When Senator Ransom Stoddard returns home to Shinbone for the funeral of Tom Doniphon, he recounts to a local newspaper editor the story behind it all. He had come to town many years before, a lawyer by profession. The stage was robbed on its way in by the local ruffian, Liberty Valance, and Stoddard has nothing to his name left save a few law books. He gets a job in the kitchen at the Ericson's restaurant and there meets his future wife, Hallie. The territory is vying for Statehood and Stoddard is selected as a representative over Valance, who continues terrorizing the town. When he destroys the local newspaper office and attacks the editor, Stoddard calls him out, though the conclusion is not quite as straightforward as legend would have it. Written by
In promotional posters for the film, James Stewart appears to be billed first; however, in the film itself, John Wayne's screen card appears first, followed by Stewart's. In addition the studio ordered all theater managers to place Wayne's name before Stewart's on their marquees. See more »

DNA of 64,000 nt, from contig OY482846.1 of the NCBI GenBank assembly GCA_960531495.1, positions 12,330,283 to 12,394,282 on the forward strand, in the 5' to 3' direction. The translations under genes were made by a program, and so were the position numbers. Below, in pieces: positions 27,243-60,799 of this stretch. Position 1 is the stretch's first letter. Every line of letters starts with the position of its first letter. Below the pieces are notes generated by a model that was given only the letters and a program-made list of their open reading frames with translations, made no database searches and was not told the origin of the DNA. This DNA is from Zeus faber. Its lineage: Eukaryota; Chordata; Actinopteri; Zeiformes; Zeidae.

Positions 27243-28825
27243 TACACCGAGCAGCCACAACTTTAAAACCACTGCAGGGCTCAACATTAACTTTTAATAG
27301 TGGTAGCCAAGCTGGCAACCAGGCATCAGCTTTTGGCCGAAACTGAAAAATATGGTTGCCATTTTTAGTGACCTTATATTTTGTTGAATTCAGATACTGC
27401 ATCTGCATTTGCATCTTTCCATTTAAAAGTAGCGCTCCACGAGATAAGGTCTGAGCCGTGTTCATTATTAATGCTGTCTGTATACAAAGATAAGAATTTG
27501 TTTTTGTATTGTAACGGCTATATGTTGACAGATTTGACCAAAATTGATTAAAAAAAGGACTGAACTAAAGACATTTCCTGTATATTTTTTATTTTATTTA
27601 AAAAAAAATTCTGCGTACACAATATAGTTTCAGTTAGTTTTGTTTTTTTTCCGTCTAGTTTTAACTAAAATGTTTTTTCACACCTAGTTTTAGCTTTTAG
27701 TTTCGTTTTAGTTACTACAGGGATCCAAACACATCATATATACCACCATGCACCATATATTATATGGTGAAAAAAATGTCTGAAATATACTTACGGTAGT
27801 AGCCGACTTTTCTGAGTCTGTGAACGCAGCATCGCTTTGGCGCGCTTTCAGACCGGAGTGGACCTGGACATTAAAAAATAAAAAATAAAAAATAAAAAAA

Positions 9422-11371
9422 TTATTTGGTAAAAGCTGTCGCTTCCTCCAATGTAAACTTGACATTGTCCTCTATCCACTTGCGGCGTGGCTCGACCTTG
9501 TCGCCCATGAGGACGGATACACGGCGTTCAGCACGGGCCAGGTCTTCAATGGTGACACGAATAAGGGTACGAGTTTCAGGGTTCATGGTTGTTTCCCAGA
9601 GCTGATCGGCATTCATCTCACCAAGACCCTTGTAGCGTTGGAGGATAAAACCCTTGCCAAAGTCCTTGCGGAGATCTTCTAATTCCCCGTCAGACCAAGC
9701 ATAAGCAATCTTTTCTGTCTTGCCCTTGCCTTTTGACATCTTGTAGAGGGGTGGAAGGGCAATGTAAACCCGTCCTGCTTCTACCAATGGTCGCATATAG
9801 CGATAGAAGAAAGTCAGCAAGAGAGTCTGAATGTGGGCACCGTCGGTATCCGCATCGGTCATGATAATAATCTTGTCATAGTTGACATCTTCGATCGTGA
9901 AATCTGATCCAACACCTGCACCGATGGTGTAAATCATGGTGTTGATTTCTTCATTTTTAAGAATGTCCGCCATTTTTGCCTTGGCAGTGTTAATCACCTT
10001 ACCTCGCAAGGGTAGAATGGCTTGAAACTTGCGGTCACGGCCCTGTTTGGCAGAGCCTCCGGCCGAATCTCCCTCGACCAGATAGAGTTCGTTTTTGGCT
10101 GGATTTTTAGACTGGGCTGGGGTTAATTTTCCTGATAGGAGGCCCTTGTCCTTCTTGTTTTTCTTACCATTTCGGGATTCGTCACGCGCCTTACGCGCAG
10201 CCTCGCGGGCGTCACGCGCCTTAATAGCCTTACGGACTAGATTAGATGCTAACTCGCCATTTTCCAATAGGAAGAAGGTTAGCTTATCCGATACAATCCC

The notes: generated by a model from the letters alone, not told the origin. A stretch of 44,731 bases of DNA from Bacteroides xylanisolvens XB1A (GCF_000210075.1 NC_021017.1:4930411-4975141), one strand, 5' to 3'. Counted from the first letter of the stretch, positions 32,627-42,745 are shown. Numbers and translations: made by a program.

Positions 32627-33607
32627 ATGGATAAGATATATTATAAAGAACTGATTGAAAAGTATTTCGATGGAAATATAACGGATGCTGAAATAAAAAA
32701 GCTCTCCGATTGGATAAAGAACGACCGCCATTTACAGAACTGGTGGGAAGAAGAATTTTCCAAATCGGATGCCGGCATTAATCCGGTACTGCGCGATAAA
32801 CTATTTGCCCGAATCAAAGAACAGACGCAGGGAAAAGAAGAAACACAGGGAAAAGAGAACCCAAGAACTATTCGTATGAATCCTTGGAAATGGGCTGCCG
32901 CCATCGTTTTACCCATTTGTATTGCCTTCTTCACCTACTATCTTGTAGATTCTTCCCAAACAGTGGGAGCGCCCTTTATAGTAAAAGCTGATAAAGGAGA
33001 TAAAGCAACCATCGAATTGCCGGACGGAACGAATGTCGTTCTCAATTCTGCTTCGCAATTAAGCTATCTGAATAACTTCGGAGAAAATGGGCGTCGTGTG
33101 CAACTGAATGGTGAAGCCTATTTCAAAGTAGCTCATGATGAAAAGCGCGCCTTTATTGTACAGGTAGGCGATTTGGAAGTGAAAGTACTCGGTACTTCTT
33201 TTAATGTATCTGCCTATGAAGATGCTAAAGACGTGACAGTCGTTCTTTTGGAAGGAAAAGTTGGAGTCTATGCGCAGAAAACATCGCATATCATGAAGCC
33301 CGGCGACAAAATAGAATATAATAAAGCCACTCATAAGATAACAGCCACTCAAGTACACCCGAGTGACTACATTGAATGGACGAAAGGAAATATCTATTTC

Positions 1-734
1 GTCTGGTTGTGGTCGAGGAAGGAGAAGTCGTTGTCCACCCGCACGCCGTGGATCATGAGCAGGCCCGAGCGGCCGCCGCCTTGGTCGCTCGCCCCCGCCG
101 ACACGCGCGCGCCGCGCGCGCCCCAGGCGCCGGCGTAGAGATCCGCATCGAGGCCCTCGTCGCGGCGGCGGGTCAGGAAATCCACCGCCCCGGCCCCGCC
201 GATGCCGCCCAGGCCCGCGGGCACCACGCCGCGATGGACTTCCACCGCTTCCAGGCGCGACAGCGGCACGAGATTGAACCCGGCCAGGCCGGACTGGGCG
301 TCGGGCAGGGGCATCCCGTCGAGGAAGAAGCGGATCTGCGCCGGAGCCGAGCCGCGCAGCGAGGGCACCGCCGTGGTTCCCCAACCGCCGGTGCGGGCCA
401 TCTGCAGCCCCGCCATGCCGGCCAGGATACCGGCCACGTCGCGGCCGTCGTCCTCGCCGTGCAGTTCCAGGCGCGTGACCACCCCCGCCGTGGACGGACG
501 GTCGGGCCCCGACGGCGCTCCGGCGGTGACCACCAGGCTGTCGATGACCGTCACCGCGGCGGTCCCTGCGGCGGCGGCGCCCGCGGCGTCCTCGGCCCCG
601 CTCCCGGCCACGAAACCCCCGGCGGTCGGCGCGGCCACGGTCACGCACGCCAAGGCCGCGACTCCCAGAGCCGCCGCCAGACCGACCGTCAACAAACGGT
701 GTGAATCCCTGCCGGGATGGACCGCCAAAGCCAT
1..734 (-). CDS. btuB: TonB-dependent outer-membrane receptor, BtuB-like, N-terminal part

In the reverse shot during the climactic political rally, the opposing parties switch sides. See more »
[descending from railway carriage and consulting pocket watch]
Thanks, Jason. On time.
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Although I have seen this movie numerous times, I am just getting around to commenting on it. I measure other films against it when I see them. The James Stewart, John Wayne, Lee Marvin, Vera Miles, and Woody Strode performances are magnificent. It is important to note the contributions of past and future notables: Andy Devine, Lee Van Cleef (Hang'em High), and Strother Martin (Cool Hand Luke).
This movie captures some of the aspects of how hard life was on the western frontier towns and how they sprang up and died later in the era. Also, it it depicts how law and order are just as important today as in that time. Without L&O, you are in just another "third world" broken nation.
A superb motion picture!
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